Plan Project Using Adaptable Timeboxes


To start the wheels of your project, your task as a project manager is to create a project plan. Johanna’s advice is to plan in timeboxes, beginning with a short one that would enable you to start the project. This is another post from the project management series. The post is based on a remarkable book written by Johanna Rothman, Manage It!

Johanna’s advice is straightforward, start with planning just enough to get you started. This also includes zero step, create a project charter. But how to actually do that?

You first need to define your planning timebox, amount of time in which your team will deliver part of the product. Keep in mind that it is ok to iterate over project charter and plan. You need to apply Empirical planning, not Predictive planning. We all try to do predictive planning. The planning timebox is too big (several months), and we strive to predict the future. Johanna warns us that predicting the future is only possible using crystal ball (or I would like to add, using a machine created in Devs).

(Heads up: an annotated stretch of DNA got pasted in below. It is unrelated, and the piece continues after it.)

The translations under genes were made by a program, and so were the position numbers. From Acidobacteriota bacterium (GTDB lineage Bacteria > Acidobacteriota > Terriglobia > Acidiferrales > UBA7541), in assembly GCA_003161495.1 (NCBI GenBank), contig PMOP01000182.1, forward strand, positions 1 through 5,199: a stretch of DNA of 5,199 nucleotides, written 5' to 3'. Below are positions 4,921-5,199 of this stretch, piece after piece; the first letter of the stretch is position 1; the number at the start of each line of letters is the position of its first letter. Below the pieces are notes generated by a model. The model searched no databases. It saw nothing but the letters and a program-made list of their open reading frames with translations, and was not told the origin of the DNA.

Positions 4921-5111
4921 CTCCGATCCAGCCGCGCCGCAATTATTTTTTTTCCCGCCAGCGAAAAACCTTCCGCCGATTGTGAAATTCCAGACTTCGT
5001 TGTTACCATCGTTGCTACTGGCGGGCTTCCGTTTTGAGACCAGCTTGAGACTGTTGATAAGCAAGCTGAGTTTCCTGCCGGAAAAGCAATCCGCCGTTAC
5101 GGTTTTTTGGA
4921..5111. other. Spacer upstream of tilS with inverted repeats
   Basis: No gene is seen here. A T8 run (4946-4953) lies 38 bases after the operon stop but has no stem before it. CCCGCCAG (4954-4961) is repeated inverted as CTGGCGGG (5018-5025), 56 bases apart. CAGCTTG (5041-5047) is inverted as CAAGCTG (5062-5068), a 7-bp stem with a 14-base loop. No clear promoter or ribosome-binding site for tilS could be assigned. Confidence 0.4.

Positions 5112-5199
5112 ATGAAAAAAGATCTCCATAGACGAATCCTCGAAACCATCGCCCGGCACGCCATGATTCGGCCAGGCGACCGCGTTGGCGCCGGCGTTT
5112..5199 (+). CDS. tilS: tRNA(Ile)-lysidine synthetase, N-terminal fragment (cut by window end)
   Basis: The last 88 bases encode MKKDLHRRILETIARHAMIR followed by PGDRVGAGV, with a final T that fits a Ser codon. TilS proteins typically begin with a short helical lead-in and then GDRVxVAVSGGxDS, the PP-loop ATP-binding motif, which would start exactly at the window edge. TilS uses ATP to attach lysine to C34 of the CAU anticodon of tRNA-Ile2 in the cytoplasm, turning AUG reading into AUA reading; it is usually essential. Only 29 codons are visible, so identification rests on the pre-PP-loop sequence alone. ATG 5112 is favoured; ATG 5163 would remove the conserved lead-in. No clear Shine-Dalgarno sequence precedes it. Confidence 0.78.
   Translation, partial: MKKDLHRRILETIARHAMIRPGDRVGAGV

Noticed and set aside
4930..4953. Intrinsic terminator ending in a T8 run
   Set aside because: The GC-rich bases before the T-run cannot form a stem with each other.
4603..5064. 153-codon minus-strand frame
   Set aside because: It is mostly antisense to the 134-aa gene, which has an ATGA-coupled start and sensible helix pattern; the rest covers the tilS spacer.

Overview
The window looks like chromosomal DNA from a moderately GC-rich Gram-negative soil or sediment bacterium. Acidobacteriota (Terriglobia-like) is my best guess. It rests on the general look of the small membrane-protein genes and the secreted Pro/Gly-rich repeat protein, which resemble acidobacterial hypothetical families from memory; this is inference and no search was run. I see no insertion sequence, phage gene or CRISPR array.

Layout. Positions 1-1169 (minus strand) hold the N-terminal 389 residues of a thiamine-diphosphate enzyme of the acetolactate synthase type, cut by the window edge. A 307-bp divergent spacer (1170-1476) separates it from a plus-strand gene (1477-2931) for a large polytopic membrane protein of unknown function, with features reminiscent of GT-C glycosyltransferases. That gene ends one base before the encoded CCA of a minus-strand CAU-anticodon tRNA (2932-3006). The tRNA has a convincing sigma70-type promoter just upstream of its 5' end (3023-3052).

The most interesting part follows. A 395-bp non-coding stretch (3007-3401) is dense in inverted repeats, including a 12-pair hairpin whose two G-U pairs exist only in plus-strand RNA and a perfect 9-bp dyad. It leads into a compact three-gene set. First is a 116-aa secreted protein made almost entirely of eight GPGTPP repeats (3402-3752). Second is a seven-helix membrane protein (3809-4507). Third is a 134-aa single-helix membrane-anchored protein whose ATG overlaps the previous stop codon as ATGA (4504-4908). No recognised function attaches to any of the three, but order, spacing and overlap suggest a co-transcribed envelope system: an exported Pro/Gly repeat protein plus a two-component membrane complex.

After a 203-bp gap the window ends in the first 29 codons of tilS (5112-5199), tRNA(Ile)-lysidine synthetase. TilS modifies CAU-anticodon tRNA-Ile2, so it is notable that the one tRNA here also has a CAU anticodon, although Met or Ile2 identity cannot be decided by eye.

In empirical planning, in the beginning, we use a shorter timebox, to give a team a chance to create something. We plan the next timebox using empirical (adjective, based on, concerned with, or verifiable by observation or experience rather than theory or pure logic) information from the first timebox.

But what should plan contain? When you have a project charter, you have drivers, goals, and success criteria. You have some requirements. In your plan, you select with your team which features would be implemented at the end of the timebox. You keep in mind your drivers and do not forget about goals. Goals are features not requested by the sponsor, but from your team (e.g., use unit testing or example mapping). You keep in mind the end of the time box. What release criteria should be satisfied at the end of that timebox.


Plan just enough to get started.

Originally published at on April 15, 2020.



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